Having not played any of these games before the Nintendo Switch releases and this collection released, I’ve more than enjoyed my time with most of them but can see some people finding a few of the games lacking compared to their arcade versions if available. Those who have owned and enjoyed a few of the releases so far will find a lot to love here with the low asking price compared to buying them standalone. The fans who already own six games need to decide whether the four new games are worth spending the cost of five individual eShop releases in the series now or to wait for a possibility of individual releases later on. Having everything in one place with the cartridges and box art is definitely a nice bonus for the collection.
Visually, Code Mystics has done a great job with bringing the games included in the collection to Nintendo Switch with the filter options, skins, and more. The backgrounds, character art, and animations look gorgeous when played in handheld mode and on TV. As with SNK Vs Capcom: The Match of the Millennium, Neo Geo Pocket Color Selection Volume 1 includes multiple Neo Geo Pocket Color skins, the ability to turn off skins, and toggle filters. You can also adjust the zoom level. The skins look great and in handheld mode when zoomed appropriately and I love that you can even use the virtual buttons to control the games.
In terms of emulation features, the collection includes the ability to rewind quite a few frames behind, view the manual at any time from the menu, and exit and resume right from where you left off. If you do change the device version between Neo Geo Pocket and Neo Geo Pocket Color, the game will be reset though so keep that in mind. Speaking of the device type, I love that Code Mystics left the error screens in when you try to load up a Neo Geo Pocket Color game on the Neo Geo Pocket system. Many of the games included even have nice easter egg messages that change. Make sure you try this out and use the reset function to see the game error screens.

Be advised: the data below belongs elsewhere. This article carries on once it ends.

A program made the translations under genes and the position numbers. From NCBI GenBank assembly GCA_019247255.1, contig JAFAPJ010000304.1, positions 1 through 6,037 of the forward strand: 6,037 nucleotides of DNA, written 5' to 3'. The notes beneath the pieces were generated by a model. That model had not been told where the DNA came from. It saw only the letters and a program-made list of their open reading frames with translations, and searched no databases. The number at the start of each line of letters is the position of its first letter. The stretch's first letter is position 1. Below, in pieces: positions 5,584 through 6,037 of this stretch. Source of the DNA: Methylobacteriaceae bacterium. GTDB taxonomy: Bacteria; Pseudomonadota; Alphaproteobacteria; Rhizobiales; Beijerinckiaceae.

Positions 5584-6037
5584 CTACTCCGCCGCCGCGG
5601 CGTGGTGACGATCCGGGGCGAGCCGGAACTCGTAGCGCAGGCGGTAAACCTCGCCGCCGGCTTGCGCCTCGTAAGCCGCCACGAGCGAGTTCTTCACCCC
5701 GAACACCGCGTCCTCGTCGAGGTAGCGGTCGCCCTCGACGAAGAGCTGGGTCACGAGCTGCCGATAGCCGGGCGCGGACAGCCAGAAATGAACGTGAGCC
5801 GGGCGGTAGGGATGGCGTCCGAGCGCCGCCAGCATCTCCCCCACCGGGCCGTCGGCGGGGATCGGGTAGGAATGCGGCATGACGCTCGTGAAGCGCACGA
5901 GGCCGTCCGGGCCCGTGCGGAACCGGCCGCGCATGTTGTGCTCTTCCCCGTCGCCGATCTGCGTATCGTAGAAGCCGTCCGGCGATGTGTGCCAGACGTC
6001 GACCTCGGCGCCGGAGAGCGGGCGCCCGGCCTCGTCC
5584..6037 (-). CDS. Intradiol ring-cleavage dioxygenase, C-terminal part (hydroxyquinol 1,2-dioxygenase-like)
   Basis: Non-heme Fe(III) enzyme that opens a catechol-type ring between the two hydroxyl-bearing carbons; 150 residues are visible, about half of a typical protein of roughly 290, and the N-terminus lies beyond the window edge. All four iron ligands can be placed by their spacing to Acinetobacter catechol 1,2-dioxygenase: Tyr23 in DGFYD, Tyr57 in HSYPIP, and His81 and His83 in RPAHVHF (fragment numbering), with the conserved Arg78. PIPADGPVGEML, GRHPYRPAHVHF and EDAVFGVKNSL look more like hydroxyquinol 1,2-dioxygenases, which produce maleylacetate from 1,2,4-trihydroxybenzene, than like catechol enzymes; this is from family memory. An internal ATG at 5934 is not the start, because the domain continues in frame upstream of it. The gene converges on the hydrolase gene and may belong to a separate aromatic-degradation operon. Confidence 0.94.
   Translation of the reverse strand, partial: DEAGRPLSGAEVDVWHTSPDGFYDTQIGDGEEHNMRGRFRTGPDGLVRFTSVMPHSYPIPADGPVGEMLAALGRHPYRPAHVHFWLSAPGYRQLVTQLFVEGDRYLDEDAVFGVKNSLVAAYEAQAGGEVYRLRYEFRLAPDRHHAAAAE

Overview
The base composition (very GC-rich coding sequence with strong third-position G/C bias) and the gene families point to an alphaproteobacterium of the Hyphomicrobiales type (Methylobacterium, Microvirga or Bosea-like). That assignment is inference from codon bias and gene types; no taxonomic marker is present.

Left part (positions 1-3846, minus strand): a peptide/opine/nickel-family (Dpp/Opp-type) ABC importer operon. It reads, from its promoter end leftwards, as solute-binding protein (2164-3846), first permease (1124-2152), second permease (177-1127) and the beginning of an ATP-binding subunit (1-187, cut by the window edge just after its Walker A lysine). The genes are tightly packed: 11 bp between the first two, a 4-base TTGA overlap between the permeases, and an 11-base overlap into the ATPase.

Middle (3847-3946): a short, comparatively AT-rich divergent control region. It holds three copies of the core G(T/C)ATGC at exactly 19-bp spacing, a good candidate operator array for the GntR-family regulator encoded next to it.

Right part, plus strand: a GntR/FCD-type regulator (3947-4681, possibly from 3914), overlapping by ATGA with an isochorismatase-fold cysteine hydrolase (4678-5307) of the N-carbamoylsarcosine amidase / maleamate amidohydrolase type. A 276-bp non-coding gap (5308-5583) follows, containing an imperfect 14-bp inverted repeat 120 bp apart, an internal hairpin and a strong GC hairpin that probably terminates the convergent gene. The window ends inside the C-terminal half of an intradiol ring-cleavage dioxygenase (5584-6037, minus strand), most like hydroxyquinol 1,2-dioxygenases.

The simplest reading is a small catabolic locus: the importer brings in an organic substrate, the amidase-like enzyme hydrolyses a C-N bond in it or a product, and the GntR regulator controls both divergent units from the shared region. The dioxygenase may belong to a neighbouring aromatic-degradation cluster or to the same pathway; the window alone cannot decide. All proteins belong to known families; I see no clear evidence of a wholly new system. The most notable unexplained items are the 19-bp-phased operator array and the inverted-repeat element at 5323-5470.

As with in SNK Vs Capcom: The Match of the Millennium, you can use touch controls just about everywhere to use the menus and even use the virtual buttons when you have a skin displayed for a specific game. You can also tap the gameplay portion of the screen to bring up the options menu for rewinding, display options, manual, and more.
My only complaint with the added content in Neo Geo Pocket Color Selection Volume 1 is one that only affects the manuals. While the collection loads up games and lets you switch quickly, going through the manual seems to take longer than it should with it loading for a second or two while turning pages. This is likely because the scans of the manual are very high resolution letting you zoom in and even use the touchscreen when in handheld mode to pan and zoom.
The one aspect holding this collection back when it comes to the actual contents is how the games might not appeal to a lot of people. This isn’t a collection of arcade releases that most people are used to but one of handheld games that many might not have played before just like me. While I enjoyed most of the games included and can see myself playing them regularly, some people might not enjoy the gameplay and the simplicity of some of games included. I’d recommend those unsure about the games included here buy one of the games individually and see how it feels before considering buying the whole set as a paid demo if that makes sense.
Overall, Neo Geo Pocket Color Selection Volume 1 is a great value proposition for those looking to play these games because the individual games available are priced at $7.99 each while the collection with 10 games is priced at $39.99. Those who already bought a few or all of the games will not be too pleased about having to buy a collection for four games but those games would likely be priced at $7.99 on their own so this is like buying five individual games to get all 10. As a retro collection, Neo Geo Pocket Color Selection Volume 1 is easily one of the best of the lot on Nintendo Switch right now.